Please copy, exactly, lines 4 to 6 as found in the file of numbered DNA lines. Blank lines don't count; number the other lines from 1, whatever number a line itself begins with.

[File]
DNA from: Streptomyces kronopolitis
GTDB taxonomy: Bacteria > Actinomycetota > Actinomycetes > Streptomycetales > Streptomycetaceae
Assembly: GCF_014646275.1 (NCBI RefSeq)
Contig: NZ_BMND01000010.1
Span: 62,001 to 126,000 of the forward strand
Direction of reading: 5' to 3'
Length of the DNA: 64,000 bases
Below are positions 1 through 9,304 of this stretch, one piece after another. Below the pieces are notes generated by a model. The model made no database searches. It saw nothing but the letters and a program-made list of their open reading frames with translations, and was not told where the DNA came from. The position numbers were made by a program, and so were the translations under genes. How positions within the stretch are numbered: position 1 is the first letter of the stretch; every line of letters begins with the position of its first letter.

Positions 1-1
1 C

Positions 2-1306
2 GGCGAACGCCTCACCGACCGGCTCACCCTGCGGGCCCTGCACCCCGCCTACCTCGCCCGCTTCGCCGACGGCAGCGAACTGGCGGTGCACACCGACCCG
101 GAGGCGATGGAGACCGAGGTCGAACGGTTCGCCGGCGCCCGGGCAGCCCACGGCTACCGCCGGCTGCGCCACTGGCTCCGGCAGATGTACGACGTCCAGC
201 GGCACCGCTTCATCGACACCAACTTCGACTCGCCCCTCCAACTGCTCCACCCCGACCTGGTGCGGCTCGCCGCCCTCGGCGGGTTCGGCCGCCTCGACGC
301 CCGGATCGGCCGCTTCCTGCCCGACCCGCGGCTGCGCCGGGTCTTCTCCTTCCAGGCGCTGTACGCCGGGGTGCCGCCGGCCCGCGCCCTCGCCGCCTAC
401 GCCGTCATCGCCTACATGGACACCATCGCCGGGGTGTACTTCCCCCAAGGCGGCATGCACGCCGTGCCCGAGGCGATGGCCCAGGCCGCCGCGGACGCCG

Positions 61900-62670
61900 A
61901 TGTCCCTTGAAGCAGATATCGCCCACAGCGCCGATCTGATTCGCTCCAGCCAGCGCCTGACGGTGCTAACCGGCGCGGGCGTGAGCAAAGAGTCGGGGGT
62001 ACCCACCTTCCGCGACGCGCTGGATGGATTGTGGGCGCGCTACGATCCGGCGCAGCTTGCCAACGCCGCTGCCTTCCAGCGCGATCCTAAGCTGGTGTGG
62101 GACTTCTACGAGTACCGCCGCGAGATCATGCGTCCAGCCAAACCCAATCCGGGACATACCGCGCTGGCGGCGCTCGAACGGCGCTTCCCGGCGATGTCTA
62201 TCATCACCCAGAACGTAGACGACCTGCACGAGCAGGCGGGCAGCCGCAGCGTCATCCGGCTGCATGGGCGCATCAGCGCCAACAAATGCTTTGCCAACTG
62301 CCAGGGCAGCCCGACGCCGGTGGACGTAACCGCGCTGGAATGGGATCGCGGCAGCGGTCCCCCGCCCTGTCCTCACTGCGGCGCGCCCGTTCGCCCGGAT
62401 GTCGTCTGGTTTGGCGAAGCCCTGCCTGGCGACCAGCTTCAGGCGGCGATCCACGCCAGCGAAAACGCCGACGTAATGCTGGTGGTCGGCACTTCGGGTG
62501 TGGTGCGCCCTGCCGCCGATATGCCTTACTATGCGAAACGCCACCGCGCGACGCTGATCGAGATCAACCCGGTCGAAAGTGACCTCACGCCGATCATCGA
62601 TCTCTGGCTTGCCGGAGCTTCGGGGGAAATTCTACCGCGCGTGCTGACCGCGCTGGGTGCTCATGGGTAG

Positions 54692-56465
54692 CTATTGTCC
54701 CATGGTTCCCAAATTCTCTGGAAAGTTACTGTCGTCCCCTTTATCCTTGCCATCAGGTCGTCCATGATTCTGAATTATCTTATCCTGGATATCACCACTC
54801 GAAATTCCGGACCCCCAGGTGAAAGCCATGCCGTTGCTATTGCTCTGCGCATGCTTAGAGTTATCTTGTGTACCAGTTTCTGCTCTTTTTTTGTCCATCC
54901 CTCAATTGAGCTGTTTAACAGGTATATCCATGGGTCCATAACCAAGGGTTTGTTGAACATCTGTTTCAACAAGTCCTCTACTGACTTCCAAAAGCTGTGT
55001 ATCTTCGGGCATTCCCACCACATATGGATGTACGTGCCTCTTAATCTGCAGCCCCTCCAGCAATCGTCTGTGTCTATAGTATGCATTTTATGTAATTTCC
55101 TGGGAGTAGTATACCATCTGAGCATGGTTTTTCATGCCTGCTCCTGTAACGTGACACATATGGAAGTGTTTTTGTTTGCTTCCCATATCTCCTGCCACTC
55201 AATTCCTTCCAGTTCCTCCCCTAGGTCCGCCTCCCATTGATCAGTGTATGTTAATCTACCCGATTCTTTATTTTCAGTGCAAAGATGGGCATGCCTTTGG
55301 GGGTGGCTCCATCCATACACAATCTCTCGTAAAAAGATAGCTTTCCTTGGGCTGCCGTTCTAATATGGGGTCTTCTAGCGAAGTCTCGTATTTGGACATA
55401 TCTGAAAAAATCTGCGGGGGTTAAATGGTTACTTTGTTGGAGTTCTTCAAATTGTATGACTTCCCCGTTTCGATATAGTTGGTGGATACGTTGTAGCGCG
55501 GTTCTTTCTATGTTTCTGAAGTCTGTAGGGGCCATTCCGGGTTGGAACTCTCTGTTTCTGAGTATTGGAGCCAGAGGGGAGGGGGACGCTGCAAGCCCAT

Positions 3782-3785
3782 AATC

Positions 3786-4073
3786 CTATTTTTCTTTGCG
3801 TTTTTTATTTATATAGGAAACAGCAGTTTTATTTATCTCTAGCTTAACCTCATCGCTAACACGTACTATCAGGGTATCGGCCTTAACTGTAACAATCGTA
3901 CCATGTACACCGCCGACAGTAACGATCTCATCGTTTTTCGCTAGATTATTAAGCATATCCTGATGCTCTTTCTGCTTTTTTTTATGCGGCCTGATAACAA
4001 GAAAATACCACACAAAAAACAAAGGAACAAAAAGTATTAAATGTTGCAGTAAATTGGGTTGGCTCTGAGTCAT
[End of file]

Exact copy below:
Contig: NZ_BMND01000010.1
Span: 62,001 to 126,000 of the forward strand
Direction of reading: 5' to 3'